After World War II, lamb set up the Climatic Research Unit at the University of East Anglia to collect data and to reconstruct as much climate history as possible. His comprehensive treatise, Climate, Past, Present and Future, is one of the most remarkable and informative sources of the extent and type of data available. Lamb clearly shows that we simply do not have the vast amount of accurate weather data that would make it possible to understand climate change.
Lamb also complained that funding for improving the weather database was being dwarfed by the money spent on computer models and theorizing. Because of this wrongheaded approach, Lamb warned, we would start to see wild and unsubstantiated theories appearing. Further, predictions would fail to improve over time.
That is precisely what has happened. All prediction made by the computer models cited by the IPCC have turned out to be incorrect.
The first predictions the IPCC made, which appeared in its 1990 Assessment Report, were so wrong that the IPCC later started to refer to them as “projections” rather than “predictions.” The IPCC later offered low-, medium-, and high-range “projections” for the future, seemingly concluding that a broad enough range of forecasts was bound to include the correct one.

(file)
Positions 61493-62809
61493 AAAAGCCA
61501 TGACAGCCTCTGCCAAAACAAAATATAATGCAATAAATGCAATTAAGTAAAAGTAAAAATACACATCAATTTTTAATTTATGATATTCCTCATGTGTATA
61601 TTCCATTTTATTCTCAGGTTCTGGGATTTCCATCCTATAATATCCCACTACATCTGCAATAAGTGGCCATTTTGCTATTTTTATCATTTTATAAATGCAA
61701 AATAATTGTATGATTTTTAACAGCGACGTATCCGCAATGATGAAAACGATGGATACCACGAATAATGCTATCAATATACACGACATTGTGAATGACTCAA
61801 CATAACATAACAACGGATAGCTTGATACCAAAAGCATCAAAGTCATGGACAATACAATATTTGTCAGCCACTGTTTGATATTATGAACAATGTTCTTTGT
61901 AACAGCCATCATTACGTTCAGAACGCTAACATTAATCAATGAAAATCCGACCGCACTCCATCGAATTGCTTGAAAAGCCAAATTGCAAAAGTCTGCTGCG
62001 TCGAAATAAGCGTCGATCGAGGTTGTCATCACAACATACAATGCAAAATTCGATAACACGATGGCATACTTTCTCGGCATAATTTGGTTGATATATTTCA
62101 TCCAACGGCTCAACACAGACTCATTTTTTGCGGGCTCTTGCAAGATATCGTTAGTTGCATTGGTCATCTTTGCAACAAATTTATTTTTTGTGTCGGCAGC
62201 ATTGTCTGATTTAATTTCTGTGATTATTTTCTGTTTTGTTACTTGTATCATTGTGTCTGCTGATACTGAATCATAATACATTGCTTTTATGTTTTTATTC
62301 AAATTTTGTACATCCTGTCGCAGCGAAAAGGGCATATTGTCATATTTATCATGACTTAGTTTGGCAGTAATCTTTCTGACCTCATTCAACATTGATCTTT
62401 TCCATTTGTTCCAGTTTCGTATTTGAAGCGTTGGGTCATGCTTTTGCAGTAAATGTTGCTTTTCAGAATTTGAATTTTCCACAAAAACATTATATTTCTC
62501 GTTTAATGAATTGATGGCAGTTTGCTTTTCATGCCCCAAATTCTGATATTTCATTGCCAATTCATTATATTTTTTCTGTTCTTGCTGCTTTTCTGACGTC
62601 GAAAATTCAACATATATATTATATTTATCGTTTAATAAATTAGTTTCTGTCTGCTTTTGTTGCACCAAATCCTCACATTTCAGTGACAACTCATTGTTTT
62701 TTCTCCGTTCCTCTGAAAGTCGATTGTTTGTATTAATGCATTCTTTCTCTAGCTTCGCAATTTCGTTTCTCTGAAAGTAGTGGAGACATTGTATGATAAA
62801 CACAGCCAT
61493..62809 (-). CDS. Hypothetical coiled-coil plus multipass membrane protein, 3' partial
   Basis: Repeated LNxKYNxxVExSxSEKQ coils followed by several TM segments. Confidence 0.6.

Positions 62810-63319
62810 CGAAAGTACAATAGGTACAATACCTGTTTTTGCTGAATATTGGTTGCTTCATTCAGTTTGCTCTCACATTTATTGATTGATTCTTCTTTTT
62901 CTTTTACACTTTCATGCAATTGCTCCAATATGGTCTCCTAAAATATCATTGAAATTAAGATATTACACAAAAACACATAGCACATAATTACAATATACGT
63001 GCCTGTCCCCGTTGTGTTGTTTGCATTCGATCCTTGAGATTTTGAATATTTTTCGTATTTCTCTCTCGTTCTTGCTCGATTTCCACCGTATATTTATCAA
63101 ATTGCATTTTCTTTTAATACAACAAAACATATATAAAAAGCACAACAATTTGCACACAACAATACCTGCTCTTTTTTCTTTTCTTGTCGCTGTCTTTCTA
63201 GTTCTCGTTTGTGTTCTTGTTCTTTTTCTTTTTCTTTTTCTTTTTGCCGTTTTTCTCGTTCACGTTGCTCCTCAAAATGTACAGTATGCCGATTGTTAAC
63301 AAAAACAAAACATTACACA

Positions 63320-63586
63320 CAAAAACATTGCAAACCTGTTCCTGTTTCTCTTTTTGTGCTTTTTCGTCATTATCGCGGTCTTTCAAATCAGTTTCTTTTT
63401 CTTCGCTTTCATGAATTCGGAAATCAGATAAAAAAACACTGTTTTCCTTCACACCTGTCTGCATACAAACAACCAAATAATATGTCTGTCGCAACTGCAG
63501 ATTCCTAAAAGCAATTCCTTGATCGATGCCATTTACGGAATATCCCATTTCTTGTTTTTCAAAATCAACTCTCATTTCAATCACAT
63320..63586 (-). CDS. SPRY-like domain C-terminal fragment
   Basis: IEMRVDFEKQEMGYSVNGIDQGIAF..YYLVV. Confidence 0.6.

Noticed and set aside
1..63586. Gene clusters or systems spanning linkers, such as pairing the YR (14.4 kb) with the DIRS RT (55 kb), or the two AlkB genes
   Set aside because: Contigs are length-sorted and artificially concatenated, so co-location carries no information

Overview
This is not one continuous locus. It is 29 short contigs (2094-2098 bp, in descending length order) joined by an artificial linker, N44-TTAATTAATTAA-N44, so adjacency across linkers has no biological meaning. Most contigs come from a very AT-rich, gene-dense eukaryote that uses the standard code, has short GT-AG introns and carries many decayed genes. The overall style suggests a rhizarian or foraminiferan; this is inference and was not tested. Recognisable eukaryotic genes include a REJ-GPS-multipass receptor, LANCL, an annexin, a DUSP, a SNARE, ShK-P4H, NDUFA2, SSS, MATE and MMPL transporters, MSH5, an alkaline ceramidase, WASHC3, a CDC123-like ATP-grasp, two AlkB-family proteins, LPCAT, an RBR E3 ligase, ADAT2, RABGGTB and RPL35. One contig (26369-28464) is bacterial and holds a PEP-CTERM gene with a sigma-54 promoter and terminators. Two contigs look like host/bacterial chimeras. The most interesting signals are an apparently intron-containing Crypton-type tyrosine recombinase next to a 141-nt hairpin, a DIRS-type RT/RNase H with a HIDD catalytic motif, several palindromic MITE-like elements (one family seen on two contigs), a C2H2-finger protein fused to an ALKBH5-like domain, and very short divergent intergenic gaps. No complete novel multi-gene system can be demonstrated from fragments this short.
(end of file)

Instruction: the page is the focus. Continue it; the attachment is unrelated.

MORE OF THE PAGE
Even that approach proved too optimistic. All three ranges predicted by the IPCC have since turned out to be wrong as well.
A simple definition of science is the ability to predict. If the prediction is wrong, the science is wrong. American theoretical physicist and Nobel Prize winner Richard P. Feynman summed up the situation well:
It doesn’t matter how beautiful your theory is … If it doesn’t agree with experiment, it’s wrong.
This year’s UN Climate Change Conference (COP23) kicked off on Monday in Bonn, Germany, and runs through November 17. The conference is being led by Fiji’s Prime Minister Frank Bainimaram, a strong supporter of the Paris agreement. In his address before the UN General Assembly on September 20, Bainimaram called for “an absolute dedication to meet the 1.5-degree target.”
In support of Fiji’s position, the COP23/Fiji site repeatedly cites the IPCC’s scary — though groundless – forecasts. It states, for example:
The IPCC recently reported that temperatures will significantly increase in the Sahel and Southern African regions, rainfall will significantly decrease, and tropical storms will become more frequent and intense, with a projected 20 per cent increase in cyclone activity.
The IPCC is not practicing science when they issue these forecasts; this is pseudo-science being used to back a political agenda. But the press, politicians, and activists love it, because scaremongering drives media sales, changes votes, and bolsters the bottom line for environmental groups.
Batten down the hatches. A global warming propaganda tsunami was just triggered this week.